How not to fail at email marketing

Don’t be a boor

The initial concern with the introduction of Canada’s Anti-Spam Law (CASL) in 2014 was that it would all but kill email marketing as a viable tool for businesses to reach their customers.

The anticipated demise of email has been “greatly exaggerated.” More than 124 billion business emails are sent every day worldwide.

It is also worth noting that email’s popularity as a communication tool is more than double that of other mediums including direct mail, mobile apps, social media, push notifications and mobile wallets. Suffice to say, email marketing is still No. 1 … with two caveats.

The 2 immutable laws of email marketing

Follow these rules and enjoy many years of fruitful email communication.

  1. It has to be relevant.

  2. It can’t be too frequent.

Anyone can send an email to a list of addresses. Getting a positive response is another thing altogether.

1. It has to be relevant

Email Marketing Man with Tablet
Sending emails to people who have no interest in the message will only annoy them.
Photo: Tyler Franta on Unsplash

One of the main reasons for CASL was to curb the random mass mailings that inundated recipients with nonsensical information (aka spam) that was of virtually no interest to anyone but the senders. Having to sift through a pile of unwelcome emails made it difficult for people to access the information they really wanted to read.

Now that the CASL dust has settled, there has been a notable improvement in the quality of email content. Relevancy, as it turns out, has trumped volume as king of brand communication.

2. It can’t be too frequent

Another critical concern/question raised by CASL’s introduction centres on frequency. Specifically how often should you send an email to your contact list? How much is too much?

In this regard, many companies continue to err on the side of caution, sometimes limiting their email marketing efforts to once per month.

Email Marketing Stuffed Mailbox
Email open rates generally fall as frequency rises. People get tired of you.
Photo: Валерия on Unsplash

There is some debate as to the right number of emails to send out on a monthly basis, but there is a consensus that limiting yourself to just one email per month does little to create brand awareness.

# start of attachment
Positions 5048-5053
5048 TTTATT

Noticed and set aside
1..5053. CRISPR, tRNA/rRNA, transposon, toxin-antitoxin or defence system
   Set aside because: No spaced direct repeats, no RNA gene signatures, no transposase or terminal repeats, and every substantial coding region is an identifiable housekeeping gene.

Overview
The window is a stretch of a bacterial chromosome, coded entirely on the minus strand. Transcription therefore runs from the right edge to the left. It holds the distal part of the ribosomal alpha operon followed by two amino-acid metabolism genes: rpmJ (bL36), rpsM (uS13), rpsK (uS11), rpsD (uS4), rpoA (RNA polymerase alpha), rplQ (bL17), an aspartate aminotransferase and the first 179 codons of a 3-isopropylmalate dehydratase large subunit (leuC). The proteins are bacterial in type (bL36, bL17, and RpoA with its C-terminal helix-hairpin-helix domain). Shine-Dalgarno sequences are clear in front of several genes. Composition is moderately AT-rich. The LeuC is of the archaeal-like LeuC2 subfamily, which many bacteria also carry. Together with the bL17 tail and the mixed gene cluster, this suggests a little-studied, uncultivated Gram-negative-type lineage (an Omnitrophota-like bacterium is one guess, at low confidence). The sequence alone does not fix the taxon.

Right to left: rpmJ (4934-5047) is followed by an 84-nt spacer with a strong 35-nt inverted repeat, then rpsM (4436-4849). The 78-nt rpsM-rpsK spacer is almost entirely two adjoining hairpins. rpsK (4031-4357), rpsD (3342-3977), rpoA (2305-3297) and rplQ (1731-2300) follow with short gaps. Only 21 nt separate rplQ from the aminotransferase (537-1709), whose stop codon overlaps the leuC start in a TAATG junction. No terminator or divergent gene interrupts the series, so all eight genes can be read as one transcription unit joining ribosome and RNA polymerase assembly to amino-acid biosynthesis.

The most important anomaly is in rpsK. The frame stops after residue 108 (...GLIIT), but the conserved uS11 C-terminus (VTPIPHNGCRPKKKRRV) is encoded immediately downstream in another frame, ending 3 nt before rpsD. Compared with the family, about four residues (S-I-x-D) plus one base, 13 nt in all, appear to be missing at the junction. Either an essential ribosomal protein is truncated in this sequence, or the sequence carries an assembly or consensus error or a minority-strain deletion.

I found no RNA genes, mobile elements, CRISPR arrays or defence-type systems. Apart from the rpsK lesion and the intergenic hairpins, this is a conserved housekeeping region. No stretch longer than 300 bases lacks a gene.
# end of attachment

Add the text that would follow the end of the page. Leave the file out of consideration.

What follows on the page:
While you won’t inundate anyone to the point of annoyance, a single email will likely go unnoticed.

So, what is the right number? According to a recent study, more than one but less than 15 per month.

Finding the sweet spot

The key to finding the right balance regarding frequency is to test within the range of between two and four emails per month. Then let your contact list tell you the right number.

If you see a steady increase in unsubscribes, then you know that either you’re mailing too often or your content isn’t relevant to the reader. Conversely, if you see a positive response to your email frequency, then keep doing what you are doing.

Related: Increase email response with market segmentation

Email marketing nirvana

Now that you understand the importance of both relevance and send frequency, how do you reach the pinnacle of email marketing success?

The Beginner’s email marketing guide for small businesses is a good place to start — even if you consider yourself a battle-tested marketing veteran. It provides great tips on everything from email design to Subject line wording and personalization.

A Subject line can either entice the reader to open your email or dismissively click it away into their trash bin.

Email Marketing Click and Collect Sign
Photo: Henrik Dønnestad on Unsplash

If you do not want your email to become a metaphor for the famous Thomas Gray quote about how “Full many a flower is born to blush unseen, And waste its sweetness on the desert air,” then you should spend almost as much time on crafting your Subject line as you do on your content.

Here are a few tips:

Be honest

“Hilarious Cat Video Inside!” is not a good Subject line if your email does not contain a cat video.

Be brief

Limit yourself to 10 words. Nothing bad will happen if your Subject line is 11 words, but in general, shorter is better.

Create a sense of urgency

Using phrases like “only three days left” could boost open rates.

Focus on the first words

When a reader is previewing your email in the inbox, he or she might only see the first few words of the Subject line. Make them count.

For additional pointers on writing Subject lines that stop traffic, check out this post.

The final word on email marketing

The core foundation of an effective email program comes down to three basic principles:

  • Provide relevant content that is of interest to your readers.
  • Manage the frequency of your emails based on their response.
  • Make your Subject lines truthfully compelling.

When all is said and done, like any other form of communication, email marketing has to deliver value to the recipient. Focus on providing relevant news and insight, and the results will speak for themselves.

Image by: Sophie Dale on Unsplash

Jon Hansen
As the editor and lead writer for the Procurement Insights Blog, Jon Hansen has written nearly 3,000 articles and papers, as well as five books on subjects as diverse as supply chain practice, public sector policy, emerging business trends and social media. He is also a two-time Ottawa finalist for the Ernst & Young Entrepreneur of the Year Award (out of a group of 15,000). An internationally sought-after speaker and moderator, Jon is also the host of the highly acclaimed PI Window on The World Show on Blog Talk Radio, which has aired more than 800 episodes since its initial broadcast in March 2009. Blog Talk Radio named him as one of their top 300 hosts. Connect with Jon on Twitter or his website.